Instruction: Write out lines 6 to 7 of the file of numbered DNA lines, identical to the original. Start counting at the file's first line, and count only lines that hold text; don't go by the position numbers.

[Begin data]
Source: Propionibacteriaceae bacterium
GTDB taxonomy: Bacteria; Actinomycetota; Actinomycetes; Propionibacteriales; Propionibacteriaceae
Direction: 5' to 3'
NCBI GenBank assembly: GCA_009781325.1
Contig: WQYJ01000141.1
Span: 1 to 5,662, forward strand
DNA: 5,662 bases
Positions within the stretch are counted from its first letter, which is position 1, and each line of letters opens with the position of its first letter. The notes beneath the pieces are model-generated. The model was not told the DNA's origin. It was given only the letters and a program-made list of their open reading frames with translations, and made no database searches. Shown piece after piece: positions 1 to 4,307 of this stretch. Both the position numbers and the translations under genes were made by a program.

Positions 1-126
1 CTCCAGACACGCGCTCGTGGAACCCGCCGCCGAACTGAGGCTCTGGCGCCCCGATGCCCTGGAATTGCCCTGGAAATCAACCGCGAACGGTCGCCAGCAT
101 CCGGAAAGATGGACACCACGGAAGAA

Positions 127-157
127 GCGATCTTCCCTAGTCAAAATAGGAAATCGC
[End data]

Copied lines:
Span: 1 to 5,662, forward strand
DNA: 5,662 bases